Sunday, July 11, 2010

A Simple Celery with Django How-To

I've been wanting to give Celery a try for a while now, but every time I tried I ran into a major issue. Either I'm too stupid or the documentation completely fails to demonstrate a simple, end-to-end working example if you're not using RabbitMQ.

So, I finally cobbled something together from countless bits of documentation from the official site and some Google searches. Here it is for your amusement.

Details: I'm using my Django project's database and MongoDB.

  • Use pip to install celery and ghettoq.
  • Add ghettoq to your INSTALLED_APPS.
  • Run syncdb.

Then you'll need a file named which exists on your PYTHONPATH. Here's mine:

#!/usr/bin/env python

from django.conf import settings

CARROT_BACKEND = "ghettoq.taproot.Database"


"host": settings.MONGO_HOST,
"port": settings.MONGO_PORT,
"database": "celery",
"taskmeta_collection": "celery_collection",

CELERY_IMPORTS = ("myproject.myapp.tasks", )

Notes on the above:
  • I have my MongoDB settings in my file.
  • I've created a file named and put it in the folder of one of my Django apps.

The tasks file contains two functions. One will be run whenever I call it from a Django view. The other will run every five minutes, cron-style.

That tasks file looks like this:

from celery.decorators import task
from celery.task.schedules import crontab
from celery.decorators import periodic_task

from myproject.myapp.models import Appointment

from datetime import datetime, timedelta
import time

def sample_task():
print "gonna do something now and later!"
print "It's later!"

def send_appointment_reminders():

#appointments one day away
start_date = + timedelta(days = 1)
end_date = start_date + timedelta(minutes = 5)

appointments = Appointment.objects.filter(
scheduled__gte = start_date,
scheduled__lt = end_date,

print "%d appointments found." % (appointments.count())

#send appointment reminder for this appointment now

Obviously the functions here are incomplete and trivial, but they cover my two basic needs:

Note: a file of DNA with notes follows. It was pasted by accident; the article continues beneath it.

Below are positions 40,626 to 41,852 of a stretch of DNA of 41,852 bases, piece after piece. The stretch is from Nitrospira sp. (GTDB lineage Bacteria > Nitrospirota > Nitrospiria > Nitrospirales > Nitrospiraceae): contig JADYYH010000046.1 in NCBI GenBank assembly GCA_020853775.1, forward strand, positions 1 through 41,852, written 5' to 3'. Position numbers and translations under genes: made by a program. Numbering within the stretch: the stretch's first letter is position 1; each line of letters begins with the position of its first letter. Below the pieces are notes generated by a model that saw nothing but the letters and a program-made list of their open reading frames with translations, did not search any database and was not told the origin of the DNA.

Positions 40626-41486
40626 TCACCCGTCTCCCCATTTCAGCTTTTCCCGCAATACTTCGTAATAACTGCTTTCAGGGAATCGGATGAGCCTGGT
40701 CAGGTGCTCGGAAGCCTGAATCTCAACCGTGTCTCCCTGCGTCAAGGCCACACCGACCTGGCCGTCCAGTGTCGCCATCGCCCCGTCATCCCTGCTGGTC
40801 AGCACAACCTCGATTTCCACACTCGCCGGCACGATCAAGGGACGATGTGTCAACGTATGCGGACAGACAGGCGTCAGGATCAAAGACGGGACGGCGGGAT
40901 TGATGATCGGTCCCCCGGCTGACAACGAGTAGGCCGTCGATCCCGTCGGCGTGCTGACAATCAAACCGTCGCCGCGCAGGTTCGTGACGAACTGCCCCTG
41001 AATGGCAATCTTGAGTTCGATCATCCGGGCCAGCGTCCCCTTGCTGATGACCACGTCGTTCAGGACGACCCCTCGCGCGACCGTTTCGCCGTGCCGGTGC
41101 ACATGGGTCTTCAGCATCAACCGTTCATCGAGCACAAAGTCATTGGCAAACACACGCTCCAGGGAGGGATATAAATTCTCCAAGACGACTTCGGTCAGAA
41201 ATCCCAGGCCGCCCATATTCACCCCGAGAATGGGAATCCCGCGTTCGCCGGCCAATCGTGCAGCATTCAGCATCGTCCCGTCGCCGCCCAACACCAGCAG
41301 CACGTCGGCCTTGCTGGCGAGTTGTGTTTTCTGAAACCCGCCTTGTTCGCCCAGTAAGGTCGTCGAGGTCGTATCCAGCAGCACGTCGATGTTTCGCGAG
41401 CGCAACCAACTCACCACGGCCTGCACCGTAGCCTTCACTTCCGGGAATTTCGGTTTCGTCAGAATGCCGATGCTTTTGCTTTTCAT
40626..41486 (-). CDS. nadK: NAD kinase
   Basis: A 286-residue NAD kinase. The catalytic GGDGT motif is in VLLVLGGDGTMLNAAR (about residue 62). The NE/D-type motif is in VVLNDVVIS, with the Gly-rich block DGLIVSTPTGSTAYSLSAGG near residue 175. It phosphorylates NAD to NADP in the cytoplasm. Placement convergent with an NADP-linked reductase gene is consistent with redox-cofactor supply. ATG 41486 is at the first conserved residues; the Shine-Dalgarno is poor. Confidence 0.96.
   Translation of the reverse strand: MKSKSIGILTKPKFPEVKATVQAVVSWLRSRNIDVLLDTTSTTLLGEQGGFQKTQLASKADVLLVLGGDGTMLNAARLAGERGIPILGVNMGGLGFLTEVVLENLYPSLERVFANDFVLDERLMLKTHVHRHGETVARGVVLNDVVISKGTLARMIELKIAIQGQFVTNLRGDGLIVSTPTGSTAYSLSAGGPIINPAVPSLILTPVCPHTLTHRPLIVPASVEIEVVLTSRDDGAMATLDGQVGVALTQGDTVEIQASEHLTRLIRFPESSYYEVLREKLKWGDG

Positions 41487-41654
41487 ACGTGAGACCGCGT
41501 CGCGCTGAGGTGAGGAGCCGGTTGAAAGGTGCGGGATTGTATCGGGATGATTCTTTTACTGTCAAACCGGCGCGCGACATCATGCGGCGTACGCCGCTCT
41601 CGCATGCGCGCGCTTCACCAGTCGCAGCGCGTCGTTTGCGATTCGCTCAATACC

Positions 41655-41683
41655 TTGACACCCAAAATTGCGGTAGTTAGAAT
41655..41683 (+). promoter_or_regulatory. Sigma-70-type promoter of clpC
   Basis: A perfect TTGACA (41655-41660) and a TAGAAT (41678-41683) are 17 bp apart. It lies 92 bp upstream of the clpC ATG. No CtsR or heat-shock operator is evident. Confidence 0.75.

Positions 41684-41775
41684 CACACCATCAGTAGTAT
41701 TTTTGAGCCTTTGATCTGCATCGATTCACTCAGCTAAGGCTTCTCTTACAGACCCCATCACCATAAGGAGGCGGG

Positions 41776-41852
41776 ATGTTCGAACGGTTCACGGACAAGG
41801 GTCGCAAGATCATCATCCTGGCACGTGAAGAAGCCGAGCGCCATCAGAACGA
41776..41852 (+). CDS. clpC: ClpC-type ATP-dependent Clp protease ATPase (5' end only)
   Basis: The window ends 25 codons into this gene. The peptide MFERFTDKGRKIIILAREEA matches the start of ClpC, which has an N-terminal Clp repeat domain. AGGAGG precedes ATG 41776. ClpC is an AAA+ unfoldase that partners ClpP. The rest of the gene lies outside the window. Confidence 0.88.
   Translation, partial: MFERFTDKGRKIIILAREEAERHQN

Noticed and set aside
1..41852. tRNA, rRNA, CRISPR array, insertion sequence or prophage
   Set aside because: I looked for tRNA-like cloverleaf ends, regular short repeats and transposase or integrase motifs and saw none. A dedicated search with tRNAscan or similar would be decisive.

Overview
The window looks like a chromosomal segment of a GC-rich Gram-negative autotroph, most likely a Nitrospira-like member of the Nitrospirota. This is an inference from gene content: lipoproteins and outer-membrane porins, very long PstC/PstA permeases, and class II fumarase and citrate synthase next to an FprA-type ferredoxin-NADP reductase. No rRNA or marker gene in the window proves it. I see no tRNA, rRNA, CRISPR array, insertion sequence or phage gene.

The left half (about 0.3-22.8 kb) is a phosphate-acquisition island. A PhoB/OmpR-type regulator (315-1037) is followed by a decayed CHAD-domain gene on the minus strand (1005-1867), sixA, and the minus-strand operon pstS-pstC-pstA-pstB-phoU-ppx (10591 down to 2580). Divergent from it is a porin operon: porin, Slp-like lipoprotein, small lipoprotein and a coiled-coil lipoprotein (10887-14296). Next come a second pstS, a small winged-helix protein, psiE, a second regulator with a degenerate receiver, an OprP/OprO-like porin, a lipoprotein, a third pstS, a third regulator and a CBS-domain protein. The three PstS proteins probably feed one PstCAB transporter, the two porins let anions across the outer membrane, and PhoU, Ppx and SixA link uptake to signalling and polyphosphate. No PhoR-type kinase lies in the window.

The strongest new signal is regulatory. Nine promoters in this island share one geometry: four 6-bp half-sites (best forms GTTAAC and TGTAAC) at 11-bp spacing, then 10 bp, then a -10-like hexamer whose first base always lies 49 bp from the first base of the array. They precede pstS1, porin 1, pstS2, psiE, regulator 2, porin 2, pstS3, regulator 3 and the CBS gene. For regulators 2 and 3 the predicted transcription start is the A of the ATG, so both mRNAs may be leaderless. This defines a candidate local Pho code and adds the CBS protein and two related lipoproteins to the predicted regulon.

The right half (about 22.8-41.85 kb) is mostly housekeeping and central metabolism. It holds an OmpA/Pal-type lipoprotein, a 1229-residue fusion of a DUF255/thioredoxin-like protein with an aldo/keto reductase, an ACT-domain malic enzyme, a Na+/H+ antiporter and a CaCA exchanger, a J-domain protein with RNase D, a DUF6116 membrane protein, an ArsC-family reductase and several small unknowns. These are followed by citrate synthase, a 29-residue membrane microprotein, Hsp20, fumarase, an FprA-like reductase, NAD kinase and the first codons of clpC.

• Run something asynchronously from a view.
  • Run something on a schedule without decoupling it from my Django project, making it harder to manage and maintain configurations between development and production. (A.K.A. "avoid cron.")
Last, but not least, add some code to one of your Django views:

from myproject.myapp import tasks

result = tasks.sample_task.delay()
print "result was %s" % (result,)

Then just run celeryd -B and you're all set. (The -B tells the daemon to also run the celerybeat daemon, which runs the Celery 'cron' functions. Otherwise you have to run celerybeat separately or the cron jobs are ignored.)

That's it! What's missing here is explaining how to obtain the results of the tasks later on. I haven't gotten that far yet, but if you take "result" in the sample above it contains a UUID. You can save that UUID now and use it subsequently to query the status of your asynchronous function call.

I hope this helps someone.


  1. Nice!

    Btw, with django-celery ( you can drop those lines in directly in your projects

    Just install django-celery, and add djcelery to INSTALLED_APPS.

  2. You're certainly correct about django-celery. I started out wanting the simplest possible setup that would work, without even necessarily tying it to Django. That's not how it ended up, obviously. :o/